There are different ways a negotiator can exert control over the negotiation process. But what about those bargaining scenarios in which the negotiator is unable to gain control of proceedings? How should she formulate her power in negotiation strategy?
IBM researchers Cynthia F. Kurtz and David J. Snowden have developed a process for building internal consensus in situations where high uncertainty exists. Facilitators lead managers in making sense of novel challenges and opportunities. A key goal is distinguishing complex cases from pure chaos. In the former, cause-and-effect relationships may be nonlinear and obvious only in retrospect. In truly chaotic environments, there is never a pattern to discern.
Thus defined, complexity calls for experimentation by “probing, sensing, and responding,” write Kurtz and Snowden. Once patterns become more apparent, managers can reinforce positive dynamics and attempt to destabilize undesirable interactions.
Negotiators who function in volatile markets, for instance, should first target deals that are not only attractive in their own right but that also reveal the most information about how prices are moving.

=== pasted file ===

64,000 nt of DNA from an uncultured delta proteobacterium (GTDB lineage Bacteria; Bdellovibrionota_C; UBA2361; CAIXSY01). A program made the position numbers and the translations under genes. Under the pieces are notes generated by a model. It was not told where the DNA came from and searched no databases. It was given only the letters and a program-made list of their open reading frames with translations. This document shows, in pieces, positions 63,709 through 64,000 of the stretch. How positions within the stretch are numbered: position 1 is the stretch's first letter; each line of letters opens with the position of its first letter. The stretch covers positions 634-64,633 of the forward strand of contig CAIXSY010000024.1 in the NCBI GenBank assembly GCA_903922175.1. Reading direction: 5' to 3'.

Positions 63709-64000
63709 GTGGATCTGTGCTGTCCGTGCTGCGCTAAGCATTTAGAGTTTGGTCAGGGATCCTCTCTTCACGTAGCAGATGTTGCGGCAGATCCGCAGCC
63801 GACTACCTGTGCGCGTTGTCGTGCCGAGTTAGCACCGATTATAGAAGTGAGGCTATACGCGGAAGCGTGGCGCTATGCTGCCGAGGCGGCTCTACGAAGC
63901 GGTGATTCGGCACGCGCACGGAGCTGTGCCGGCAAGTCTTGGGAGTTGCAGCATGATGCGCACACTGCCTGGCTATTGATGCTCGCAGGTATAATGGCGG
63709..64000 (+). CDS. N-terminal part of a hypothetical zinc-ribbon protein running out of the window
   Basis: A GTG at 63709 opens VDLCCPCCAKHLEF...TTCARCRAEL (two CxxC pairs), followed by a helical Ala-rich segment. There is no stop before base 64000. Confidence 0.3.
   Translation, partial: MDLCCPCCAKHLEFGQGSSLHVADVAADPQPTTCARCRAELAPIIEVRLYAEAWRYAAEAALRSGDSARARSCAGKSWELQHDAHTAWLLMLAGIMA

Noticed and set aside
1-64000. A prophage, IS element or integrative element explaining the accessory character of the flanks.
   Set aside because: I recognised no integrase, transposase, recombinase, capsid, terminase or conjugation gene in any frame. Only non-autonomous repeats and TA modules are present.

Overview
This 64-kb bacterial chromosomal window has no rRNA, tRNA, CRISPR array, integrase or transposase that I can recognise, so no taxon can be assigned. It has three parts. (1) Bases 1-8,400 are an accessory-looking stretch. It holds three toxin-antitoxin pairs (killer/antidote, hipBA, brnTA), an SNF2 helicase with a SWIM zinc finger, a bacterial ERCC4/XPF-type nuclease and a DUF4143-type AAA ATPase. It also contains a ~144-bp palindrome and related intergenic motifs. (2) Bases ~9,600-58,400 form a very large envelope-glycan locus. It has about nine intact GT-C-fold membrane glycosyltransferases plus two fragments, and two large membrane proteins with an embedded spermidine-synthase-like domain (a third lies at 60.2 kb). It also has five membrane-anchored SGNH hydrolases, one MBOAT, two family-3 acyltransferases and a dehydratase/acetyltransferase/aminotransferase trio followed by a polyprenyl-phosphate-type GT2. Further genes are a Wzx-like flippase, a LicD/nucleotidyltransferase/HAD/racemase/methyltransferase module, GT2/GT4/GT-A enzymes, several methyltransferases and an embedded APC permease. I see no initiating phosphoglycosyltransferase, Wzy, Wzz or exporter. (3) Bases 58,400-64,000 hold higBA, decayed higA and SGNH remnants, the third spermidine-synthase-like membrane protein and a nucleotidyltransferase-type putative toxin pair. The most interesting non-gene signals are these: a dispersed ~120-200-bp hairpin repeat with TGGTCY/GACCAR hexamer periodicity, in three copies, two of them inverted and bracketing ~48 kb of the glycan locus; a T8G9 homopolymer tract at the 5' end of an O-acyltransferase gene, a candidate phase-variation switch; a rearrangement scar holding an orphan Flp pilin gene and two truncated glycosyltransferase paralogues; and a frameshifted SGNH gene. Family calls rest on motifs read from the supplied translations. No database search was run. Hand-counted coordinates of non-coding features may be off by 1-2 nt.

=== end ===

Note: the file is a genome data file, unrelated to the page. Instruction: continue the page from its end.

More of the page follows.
By contrast, chaotic situations are so turbulent that there are no trends to monitor. Instead, they call for crisis management.
The boundary separating complex and chaotic situations is blurry. Indeed, one of the goals of IBM’s decision-making process is to encourage managers to recognize what is potentially knowable “and thus worth testing” and what is likely beyond anyone’s ken. Internal consensus on strategy is reached more easily when managers explicitly address how they make sense of the complicated worlds they confront.
How do you use power in negotiation to get what you want? Share your experiences in the comments.
Adapted from “Making Sense of the Unknown,” first published in the Negotiation newsletter.
Originally published October 2010.